Levy: Mitt Romney and Barack Obama can't forget the suburbs

"No matter whom they support in this election,

"No matter whom they support in this election, suburbanites should demand at least that attention be paid," writes Lawrence C. Levy. (Credit: Janet Hamlin)

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Republican Mitt Romney's anointment last weekend of conservative icon Paul Ryan electrified activists on the right and the left. But it's also good news for the more moderate, independent voters who really determine national elections.

I'm talking about the suburbanites. And if they've been feeling left out of the debate while Romney and President Barack Obama have sought to secure their "red" and "blue" core voters, Ryan's ascension to the ticket solidifies those bases -- and assures that both campaigns will shift toward suburban swing voters. If the candidates are smart, they'll also shift to the economic, social and environmental problems increasingly plaguing these communities.

As a new University of Minnesota study of American suburbs warns: "Policy makers could pay a political price for failing to connect" with voters in these diverse and needy places. And based on Hofstra University's latest National Suburban Poll, which has Romney and Obama in a dead heat among suburbanites, one in four respondents said they could change their minds before Election Day.


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Whether Ryan will help Romney with these chronically finicky voters is another matter. The Wisconsin Republican certainly sounds like the sort of fiscal and social conservative who has turned many moderate suburbanites away from his party -- they're neither anti-tax nor anti-government, for instance, nor do they oppose abortion rights or gun control.

But Ryan, who won with 67 percent of the vote in a partially suburban district that Obama took with barely 50 percent, could be less of a liability than giddy Democrats seem to think.

More than 50 percent of the U.S. population lives in the suburbs, and party-switching is almost a pastime, especially in so-called inner-ring suburbs like those closest to New York City. On average, these suburbs "are evenly split between Democrats and Republicans, and are often the political battlegrounds that determine elections," said the Minnesota study, conducted by Myron Orfield and Thomas Luce for the Institute for Metropolitan Opportunity. "They are more likely than other voters to switch parties from one election to another and, as a result, often decide the balance of state legislatures and Congress as well as the outcomes of gubernatorial and presidential elections."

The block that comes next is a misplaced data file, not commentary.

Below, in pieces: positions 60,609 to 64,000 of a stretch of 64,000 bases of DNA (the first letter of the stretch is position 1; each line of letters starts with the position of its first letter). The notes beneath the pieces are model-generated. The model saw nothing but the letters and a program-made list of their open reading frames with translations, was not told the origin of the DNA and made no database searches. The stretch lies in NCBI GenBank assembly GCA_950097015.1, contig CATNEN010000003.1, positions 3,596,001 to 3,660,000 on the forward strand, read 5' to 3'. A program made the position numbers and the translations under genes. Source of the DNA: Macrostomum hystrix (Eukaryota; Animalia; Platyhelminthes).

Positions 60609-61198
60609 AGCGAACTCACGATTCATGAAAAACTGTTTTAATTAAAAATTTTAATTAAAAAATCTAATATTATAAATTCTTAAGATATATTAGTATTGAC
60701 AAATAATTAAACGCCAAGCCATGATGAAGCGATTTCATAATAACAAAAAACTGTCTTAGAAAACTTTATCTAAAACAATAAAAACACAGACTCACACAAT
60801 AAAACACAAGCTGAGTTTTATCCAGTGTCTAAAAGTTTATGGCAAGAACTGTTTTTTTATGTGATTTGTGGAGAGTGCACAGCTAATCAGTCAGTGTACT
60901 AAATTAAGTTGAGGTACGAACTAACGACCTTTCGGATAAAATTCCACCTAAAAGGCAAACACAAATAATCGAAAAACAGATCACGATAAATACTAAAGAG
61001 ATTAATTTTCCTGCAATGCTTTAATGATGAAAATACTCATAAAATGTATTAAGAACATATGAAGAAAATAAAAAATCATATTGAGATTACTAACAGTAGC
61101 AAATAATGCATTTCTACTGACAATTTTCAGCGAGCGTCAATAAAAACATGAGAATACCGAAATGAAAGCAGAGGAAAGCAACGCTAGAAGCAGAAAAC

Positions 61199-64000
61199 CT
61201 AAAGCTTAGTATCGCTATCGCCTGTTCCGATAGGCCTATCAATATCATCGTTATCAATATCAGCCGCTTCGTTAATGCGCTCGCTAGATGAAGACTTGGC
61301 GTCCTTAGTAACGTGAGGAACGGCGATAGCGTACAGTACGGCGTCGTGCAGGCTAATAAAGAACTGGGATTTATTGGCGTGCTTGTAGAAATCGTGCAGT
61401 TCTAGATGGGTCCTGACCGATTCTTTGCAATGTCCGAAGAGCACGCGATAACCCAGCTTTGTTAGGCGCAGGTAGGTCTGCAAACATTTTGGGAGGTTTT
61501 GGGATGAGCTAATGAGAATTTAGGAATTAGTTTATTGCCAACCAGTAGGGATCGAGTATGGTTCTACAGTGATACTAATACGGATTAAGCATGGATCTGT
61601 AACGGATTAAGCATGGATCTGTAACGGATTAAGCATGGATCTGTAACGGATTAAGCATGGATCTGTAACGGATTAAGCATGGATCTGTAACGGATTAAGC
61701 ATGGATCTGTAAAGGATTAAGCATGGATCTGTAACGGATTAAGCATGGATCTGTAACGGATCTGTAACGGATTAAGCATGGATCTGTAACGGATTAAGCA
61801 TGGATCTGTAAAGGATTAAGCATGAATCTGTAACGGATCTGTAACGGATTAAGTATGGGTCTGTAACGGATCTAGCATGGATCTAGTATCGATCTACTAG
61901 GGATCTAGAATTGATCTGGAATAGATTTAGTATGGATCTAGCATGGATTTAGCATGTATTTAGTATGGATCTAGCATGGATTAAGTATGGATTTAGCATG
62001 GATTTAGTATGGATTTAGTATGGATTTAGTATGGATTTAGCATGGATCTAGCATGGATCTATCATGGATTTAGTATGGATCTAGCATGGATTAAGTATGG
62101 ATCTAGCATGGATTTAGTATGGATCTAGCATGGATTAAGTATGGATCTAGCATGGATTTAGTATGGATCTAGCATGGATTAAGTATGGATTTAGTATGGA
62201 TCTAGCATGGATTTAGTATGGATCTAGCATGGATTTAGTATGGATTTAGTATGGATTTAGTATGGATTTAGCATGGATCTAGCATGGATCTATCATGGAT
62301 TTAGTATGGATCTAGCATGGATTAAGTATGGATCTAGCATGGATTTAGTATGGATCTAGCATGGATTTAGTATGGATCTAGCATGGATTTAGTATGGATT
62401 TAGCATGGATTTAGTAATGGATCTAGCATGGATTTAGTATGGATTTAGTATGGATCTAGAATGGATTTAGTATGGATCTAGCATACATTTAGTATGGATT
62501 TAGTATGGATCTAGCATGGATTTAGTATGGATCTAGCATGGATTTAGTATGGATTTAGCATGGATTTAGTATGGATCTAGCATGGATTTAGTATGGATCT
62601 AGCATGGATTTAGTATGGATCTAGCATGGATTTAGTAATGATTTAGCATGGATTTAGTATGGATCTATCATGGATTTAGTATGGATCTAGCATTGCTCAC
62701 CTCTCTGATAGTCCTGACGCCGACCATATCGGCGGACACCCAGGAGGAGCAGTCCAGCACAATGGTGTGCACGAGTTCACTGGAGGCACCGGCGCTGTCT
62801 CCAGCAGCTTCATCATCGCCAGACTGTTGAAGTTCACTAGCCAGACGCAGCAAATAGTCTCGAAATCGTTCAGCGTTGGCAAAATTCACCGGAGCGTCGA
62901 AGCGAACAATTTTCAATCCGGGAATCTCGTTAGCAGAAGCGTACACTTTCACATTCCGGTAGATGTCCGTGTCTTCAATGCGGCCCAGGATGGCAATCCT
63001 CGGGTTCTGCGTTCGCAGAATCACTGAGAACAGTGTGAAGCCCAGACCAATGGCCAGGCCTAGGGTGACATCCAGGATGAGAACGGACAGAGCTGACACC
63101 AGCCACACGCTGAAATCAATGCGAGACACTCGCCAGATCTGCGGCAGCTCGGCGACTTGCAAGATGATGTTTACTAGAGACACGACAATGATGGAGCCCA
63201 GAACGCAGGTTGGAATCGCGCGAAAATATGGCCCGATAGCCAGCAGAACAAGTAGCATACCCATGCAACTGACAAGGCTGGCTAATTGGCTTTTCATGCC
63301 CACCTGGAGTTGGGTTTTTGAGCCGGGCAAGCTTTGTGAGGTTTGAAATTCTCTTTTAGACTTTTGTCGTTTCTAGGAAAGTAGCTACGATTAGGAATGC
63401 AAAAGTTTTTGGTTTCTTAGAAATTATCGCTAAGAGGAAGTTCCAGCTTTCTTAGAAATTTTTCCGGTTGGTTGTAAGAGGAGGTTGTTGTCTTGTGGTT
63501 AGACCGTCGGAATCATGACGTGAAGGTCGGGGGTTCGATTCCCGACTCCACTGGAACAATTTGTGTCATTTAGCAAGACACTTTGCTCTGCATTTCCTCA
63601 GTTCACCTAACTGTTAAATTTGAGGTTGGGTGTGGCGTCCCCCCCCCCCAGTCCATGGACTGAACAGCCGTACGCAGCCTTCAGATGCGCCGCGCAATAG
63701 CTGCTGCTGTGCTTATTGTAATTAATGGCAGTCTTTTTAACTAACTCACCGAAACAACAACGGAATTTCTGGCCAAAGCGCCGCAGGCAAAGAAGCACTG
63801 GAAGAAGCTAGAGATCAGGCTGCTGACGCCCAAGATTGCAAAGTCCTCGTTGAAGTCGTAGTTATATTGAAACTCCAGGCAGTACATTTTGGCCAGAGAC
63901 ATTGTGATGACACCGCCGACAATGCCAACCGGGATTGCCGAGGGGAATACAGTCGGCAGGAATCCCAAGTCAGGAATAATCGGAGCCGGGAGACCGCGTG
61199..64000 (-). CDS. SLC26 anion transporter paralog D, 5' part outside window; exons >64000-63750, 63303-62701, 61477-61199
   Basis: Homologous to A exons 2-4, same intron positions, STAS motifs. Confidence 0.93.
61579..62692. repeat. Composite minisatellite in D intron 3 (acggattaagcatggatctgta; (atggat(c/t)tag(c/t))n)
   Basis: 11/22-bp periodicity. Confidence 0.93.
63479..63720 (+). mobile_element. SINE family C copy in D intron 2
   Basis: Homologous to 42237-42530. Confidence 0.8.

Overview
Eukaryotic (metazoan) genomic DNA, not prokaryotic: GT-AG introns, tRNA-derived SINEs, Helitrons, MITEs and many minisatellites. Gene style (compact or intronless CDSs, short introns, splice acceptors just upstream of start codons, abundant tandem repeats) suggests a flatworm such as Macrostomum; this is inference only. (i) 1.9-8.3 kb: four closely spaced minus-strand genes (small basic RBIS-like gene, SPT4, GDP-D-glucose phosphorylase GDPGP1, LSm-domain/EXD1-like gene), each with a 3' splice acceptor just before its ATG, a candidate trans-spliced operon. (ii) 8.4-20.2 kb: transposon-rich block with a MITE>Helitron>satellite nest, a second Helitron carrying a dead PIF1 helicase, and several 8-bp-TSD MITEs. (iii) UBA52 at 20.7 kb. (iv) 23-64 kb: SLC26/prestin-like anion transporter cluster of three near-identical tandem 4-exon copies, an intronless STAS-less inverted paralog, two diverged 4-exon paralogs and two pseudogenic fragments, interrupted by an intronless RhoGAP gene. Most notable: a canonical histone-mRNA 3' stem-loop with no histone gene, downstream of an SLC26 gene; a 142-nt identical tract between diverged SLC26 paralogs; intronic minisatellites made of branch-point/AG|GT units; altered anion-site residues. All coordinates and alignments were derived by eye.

Hofstra's poll, released Aug. 3, showed marked gains for Obama among suburbanites nationwide -- moving him to a tie with Romney after having been down against him in a theoretical matchup in December. The shift, also seen in several measures of favorability among suburbanites, seems to reflect a rising confidence in the economy. But it's all fragile. Although improved, confidence in the economy is relatively low.

And the pain remains piercing: Even though the suburbs are still stereotyped as uniformly prosperous, 44 percent of respondents reported living paycheck to paycheck; 73 percent said they had lost a job or knew someone who had; and 43 percent said they or someone they knew had lost a home.

 

Meanwhile, the iconic post-World War II suburbs are getting older -- Levittown just turned 65 -- and they're showing their age. Many, including Nassau, Suffolk and Westchester, require huge infusions of cash to redevelop decayed downtowns, provide affordable housing, ease traffic congestion, preserve open space and protect the environment. The federal government once paid a large share of many of these public works, which even the wealthiest suburban communities can't afford on their own. But the feds, as well as most states, have cut way back on local assistance.

Ironically, with all the clout suburbanites wield in national elections, they have far less when it comes to influencing national policy. That's partly due to a congressional committee system that keeps powerful chairs in place, sometimes for decades, at the expense of newer members. Another reason suburbanites get shortchanged: Federal laws and public perception haven't kept up with the seismic changes and challenges they face.

At first blush, the Hofstra poll and others suggest that Ryan's fiscal policies won't help Romney with suburban swing voters. A majority support higher taxes on the wealthy and government action to "substantially reduce" income disparity -- central thrusts in Obama's campaign. Ryan is perhaps best known for proposing deep cuts or changes in Medicare and Social Security reform. But the Hofstra poll showed suburbanites more supportive of social spending, especially for the elderly, than of tax cuts.

 

Republicans, however, have an opening. The Hofstra poll suggests that suburbanites have little confidence in the federal government, as well as in their own futures. Even as Democrats are caricaturing Ryan as a fiscal and social Darth Vader, Republicans are calling Obama an incompetent who couldn't get the job done. The GOP isn't talking up less help from government, but better and more affordable help. Game on.

What suburbanites should fear the most, however, is neither cuts nor incompetence, but inattention to their specific, place-based problems. They need to hear how the presidential candidates will help these fragmented and sometimes isolated suburban communities with their infrastructure, education, housing, health care and other needs.

Collectively the suburbs are too big to be allowed to fail and too small to help themselves. Arguably, the fate of the nation rests on their future. So no matter whom they support in this election, suburbanites should demand at least that attention be paid.

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